With the battle with the Keepers over all that's left to do is pick up the pieces and honor the dead. This is the focus of issue seven of Green Lantern Corps and the repercussions of John Stewart's decision in issue six to break Kirrt's neck start to emerge as he chooses to deliver the fallen comrade's body to his family.
The Story -
On Oa Morro delivers Kirrt's final rites in the crypts of Oa and it quickly becomes clear that John Stewart has witheld the true nature of Kirrt's last moments, painting him as the one who broke them free from their captivity and dying in the process. Guy Gardner is called before the Guardians who begin to take him to task for executing two Sinestro Corps members to gain an advantage against the Keepers but the human relates his actions to those of the United States at the end of World War II and the choice to kill thousands in order to presumably save millions.
|The Guardians question Guy's decision making....pot calling kettle black here!|
John delivers Kirrt's body and belongings to his family on the planet Lorro and his family have difficulty with the news of his death. This is particularly troubling for Kirrt's mentally challenged younger brother, Birrt, who worshipped his older brother. Birrts steals his brother's body believing that Kirrt is asleep inside and only need to be freed.
This sets the stage for John to step up and help Birrt accept what happened and perhaps in some way comes to grip himself with the decision he had to make to ensure peace.
The Writing -
I found myself of two minds about the main plot of this issue. On one hand I thought about the notion that the nature of the relationship between Kirrt and his brother and how it played out reminded me of an afternoon tv special, but the thing is that it really worked for me once I was willing to look past that. John has clearly manufactured his own history and passing it off as reality and Vandor seems to be a willing conspirator to preserve Kirrt's dignity. We know that this isn't going away based on the solicitations for next month's issue.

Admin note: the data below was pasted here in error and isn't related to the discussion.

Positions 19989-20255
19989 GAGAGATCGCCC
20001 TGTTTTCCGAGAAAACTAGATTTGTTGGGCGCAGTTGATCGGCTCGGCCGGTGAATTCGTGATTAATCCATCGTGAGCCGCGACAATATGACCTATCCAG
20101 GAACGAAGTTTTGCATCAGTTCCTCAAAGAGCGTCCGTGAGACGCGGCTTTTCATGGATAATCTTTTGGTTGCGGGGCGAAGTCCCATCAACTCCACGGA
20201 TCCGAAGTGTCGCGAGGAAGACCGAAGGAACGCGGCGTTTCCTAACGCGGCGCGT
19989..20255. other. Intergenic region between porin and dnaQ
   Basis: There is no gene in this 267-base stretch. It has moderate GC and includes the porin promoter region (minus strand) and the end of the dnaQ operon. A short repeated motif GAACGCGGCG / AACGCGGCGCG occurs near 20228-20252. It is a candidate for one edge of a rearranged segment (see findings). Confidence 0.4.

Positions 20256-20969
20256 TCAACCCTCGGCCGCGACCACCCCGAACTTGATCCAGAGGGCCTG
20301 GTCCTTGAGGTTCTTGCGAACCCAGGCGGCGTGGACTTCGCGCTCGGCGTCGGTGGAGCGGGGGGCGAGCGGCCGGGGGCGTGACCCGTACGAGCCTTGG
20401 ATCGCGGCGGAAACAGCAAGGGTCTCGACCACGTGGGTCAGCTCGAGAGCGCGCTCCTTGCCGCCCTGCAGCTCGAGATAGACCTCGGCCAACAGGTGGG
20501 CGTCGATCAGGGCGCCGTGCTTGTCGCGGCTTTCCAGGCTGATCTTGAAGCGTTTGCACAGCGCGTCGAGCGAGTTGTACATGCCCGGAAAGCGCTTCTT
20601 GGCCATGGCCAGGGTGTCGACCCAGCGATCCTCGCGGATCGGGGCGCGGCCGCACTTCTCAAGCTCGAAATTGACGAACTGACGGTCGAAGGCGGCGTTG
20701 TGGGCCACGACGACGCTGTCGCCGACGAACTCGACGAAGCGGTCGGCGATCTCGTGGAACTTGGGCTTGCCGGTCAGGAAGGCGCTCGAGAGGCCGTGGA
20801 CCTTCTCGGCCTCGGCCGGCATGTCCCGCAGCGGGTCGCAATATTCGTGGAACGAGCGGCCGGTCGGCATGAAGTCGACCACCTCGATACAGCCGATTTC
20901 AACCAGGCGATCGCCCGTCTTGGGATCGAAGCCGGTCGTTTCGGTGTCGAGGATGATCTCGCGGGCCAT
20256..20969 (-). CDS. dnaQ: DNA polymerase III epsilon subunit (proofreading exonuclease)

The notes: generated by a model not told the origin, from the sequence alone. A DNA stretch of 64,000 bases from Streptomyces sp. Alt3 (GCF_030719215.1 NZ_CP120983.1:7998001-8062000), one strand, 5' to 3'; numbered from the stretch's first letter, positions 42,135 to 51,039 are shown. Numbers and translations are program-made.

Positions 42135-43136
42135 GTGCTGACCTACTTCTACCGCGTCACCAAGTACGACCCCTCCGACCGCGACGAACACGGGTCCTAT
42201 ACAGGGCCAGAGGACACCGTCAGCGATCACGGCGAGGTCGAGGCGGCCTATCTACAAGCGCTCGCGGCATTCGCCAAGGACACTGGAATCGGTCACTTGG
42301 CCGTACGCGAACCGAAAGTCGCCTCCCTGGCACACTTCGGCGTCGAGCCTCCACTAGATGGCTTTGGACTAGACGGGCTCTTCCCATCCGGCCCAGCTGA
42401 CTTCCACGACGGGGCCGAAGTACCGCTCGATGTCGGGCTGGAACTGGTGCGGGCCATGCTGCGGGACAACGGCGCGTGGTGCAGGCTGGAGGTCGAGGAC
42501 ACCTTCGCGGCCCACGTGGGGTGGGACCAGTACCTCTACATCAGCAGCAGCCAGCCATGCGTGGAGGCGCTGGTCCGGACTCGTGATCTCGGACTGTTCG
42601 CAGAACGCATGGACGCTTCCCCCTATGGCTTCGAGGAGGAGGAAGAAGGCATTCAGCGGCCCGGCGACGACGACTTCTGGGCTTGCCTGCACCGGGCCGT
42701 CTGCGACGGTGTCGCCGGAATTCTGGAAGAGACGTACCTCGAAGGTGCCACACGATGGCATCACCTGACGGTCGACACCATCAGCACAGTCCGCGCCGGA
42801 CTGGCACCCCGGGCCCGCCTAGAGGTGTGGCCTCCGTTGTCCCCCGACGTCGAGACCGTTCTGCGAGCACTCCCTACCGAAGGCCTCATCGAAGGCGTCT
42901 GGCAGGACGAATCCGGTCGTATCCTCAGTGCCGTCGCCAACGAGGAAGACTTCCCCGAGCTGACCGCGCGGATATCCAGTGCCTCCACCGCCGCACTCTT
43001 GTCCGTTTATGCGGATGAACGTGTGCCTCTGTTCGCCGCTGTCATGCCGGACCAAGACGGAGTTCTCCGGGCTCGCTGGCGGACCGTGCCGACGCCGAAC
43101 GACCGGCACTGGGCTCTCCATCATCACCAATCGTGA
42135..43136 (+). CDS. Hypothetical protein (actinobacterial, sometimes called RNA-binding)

|John wrestles with the weight of the choices he made...and the secret he's keeping|
I think that Peter Tomasi does a wonderful job in creating a character driven issue that continues to deal with impact of recent events rather than simply move on to the next big thing. What this issue acommplishes for me is to add weight to the preceding six issues, showing us the affect of the war with the Keepers on the survivors and those who lived to fight another day. John has some great moments to talk about his outlook on his role in the Corps with Vandor and it allows us to see what is going on behind his eyes.
The two pages spent between Guy and the Guardians at first seemed a little out of place but served to at least acknowledge the Guardians are aware of what's going on with their Corps. I thought it rather ironic that they would call Guy into question here given what we little we know with the Third Army that they'd make an issue out of it, and while I'd been waiting for someone to call the Guardians themselves on the carpet for lying to Salaak about their feined ignorance of the identities of the Keepers that moment didn't come.
|John tries to help Birrt move on|
In the broader picture of what's going on it seems to me that the Guardians would want to get six people off the playing field before they move forward with their plans and since we know that Kyle is no longer a member of the Corps, Ganthet has been brought back into the fold and Hal is not in the picture it only leaves Sinestro, Guy and John as the biggest obstacles that Guardians need to be concerned with. While they don't know that Sinestro has recruited Hal it's clear that they have their sites set on dealing with him and his posession of the Book at of the Black. This only leaves Guy and John to worry about and this issue lays the groundwork for that piece of the larger story to play out.
The Art -
Claude St. Aubin is the guest penciller for this issue, substituting for Fernando Pasarin. The artwork is passable but in my opinion the faces in particular lack the emotional subleties that I think Pasarin would have brought to the issue. In an issue like this where the characterization is the meat of the book I found it brought my overall opinion of the issue down a little bit.
What Do I Think?
Green Lantern Corps number seven is a great exploration of the aftermath of war and the affect it has on the people who survive it and the families of those who don't while setting the stage for the next set of events to unfold. Some average art aside this is a solid issue getting four out of five lanterns.